My friend Barbara wrote a post about skin last week, about how it acts as a protective barrier against germs and toxins. But most of us also know (or believe) that skin is permeable; the degree of permeability is sometimes debated, apparently.
But if you’re the parent of a keto kid, you probably don’t care about the debate much. You might think it strange, but we worry about our kids absorbing carbohydrates through their skin. Here’s a interesting “whodunit” kind of story that is also a cautionary tale…
Michelle lived in the city but, during the summer, the family spent weekends at their beach house. She did well on the diet throughout the winter, with a marked decrease in seizure frequency. In the summer she again began having increased seizures, although only on weekends. The family would go to their summer house on Fridays. By Saturday, Michelle’s ketones would be low, and her seizures would increase. Her parents turned themselves inside out attempting to find the reason. They checked the foods, the environment, and finally decided she must be allergic to the beach and their pool. They were about to sell the house.
At last, together with a nurse from Johns Hopkins, they again went over everything they did on Friday and Saturday. “When we arrived at the beach, we lathered Michelle with suntan lotion,” they told the nurse. Aha! They checked the suntan lotion label: It was in a sorbitol base. Apparently, enough sorbitol was absorbed through Michelle’s skin to affect her ketones and alter her seizure threshold! After switching to a sorbitol-free suntan lotion, the family continued taking Michelle to the beach with no recurrence of seizures.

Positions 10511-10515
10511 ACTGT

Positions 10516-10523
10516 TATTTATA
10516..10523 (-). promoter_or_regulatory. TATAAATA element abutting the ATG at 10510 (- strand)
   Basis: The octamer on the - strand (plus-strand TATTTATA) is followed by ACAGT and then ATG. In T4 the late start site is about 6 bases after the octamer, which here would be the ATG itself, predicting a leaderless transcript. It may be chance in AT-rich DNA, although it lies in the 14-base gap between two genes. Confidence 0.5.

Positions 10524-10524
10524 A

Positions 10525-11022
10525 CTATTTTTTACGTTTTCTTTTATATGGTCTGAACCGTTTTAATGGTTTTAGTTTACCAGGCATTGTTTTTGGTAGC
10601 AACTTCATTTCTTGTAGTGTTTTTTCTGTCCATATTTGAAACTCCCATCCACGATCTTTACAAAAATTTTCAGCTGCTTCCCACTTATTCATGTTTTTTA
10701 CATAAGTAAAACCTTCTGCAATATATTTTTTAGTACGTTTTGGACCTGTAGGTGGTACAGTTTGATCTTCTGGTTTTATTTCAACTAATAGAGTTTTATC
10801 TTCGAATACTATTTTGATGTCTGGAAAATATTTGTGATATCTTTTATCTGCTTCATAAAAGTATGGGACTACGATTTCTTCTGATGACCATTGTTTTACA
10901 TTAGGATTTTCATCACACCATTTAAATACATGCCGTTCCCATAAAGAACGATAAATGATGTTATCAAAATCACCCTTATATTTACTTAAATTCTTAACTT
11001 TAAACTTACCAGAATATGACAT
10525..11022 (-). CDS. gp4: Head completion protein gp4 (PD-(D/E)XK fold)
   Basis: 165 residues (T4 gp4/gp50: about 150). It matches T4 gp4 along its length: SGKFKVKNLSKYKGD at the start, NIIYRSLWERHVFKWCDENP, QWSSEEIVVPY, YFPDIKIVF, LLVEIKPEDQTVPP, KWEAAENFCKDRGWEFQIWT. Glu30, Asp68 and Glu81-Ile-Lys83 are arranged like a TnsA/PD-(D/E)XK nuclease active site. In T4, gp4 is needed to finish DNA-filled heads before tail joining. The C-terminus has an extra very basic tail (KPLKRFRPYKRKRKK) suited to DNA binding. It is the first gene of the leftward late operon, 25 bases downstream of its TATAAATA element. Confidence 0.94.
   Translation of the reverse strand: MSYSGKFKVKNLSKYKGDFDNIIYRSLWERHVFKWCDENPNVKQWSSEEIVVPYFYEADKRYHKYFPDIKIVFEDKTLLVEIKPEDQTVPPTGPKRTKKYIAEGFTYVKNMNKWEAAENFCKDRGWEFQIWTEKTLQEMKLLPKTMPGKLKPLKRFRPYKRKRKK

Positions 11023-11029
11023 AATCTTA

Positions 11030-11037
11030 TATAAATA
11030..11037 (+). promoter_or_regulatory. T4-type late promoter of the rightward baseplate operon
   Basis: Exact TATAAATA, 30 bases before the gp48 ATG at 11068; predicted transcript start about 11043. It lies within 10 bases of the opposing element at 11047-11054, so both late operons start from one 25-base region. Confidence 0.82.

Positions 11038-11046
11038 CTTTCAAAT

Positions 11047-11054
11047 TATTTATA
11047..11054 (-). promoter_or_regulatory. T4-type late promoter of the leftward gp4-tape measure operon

from The Ketogenic Diet, by John M. Freeman et al. — 4th edition
The online keto forums often have questions from new keto parents about which toothpastes, skin creams, and shampoos are “keto safe”. Some parents even make their kids wear vinyl or latex gloves (and it’s not easy finding them in kids’ sizes!) when playing with play dough, finger paints, or other potentially carbohydrate-laden substance.
We let Jade play with play dough (she has to wash her hands afterward, though!) but I have found the skin cream thing to be more difficult.
We’ve a very dry climate up here in the Yukon, so lotion is a must. I’ve used a variety of very plain lotions, but have never really been happy about their ingredients. I’ve tried straight coconut oil, but it is (unsurprisingly) greasy on the skin, and I don’t find it absorbs very well all on its own. There are a few places in town that make natural skin creams but to it costs too much to keep all the skin in our family covered.
I have started to experiment with making my own lotions. The first two batches I made were a lovely consistency but started growing mold within a week. Yech! Just before Christmas, I tried a third time, sterilizing all my equipment and adding some natural anti-fungal ingredients (rosemary, lavender, and grapefruit seed extract) and — hurrah! — that seems to have solved the mold problem. But after a few weeks, the water and oil started separating too much. So it’s back to the drawing board for me… but I’m close, I can feel it!
The one thing that’s really causing me to procrastinate is, well, it’s no fun to wash lotion off spoons, measuring cups, and blender blades. And this time I won’t have my mom to help me.
And you know, since we’re on the subject of skin, I read another really interesting post about skin this week, written my my gal, the one and only Scientific Chick: Dogs have owners, cats have staff, and children have rashes. Click on over there. With a title like that, you know it’s going to be a fun read. It even starts with a cartoon.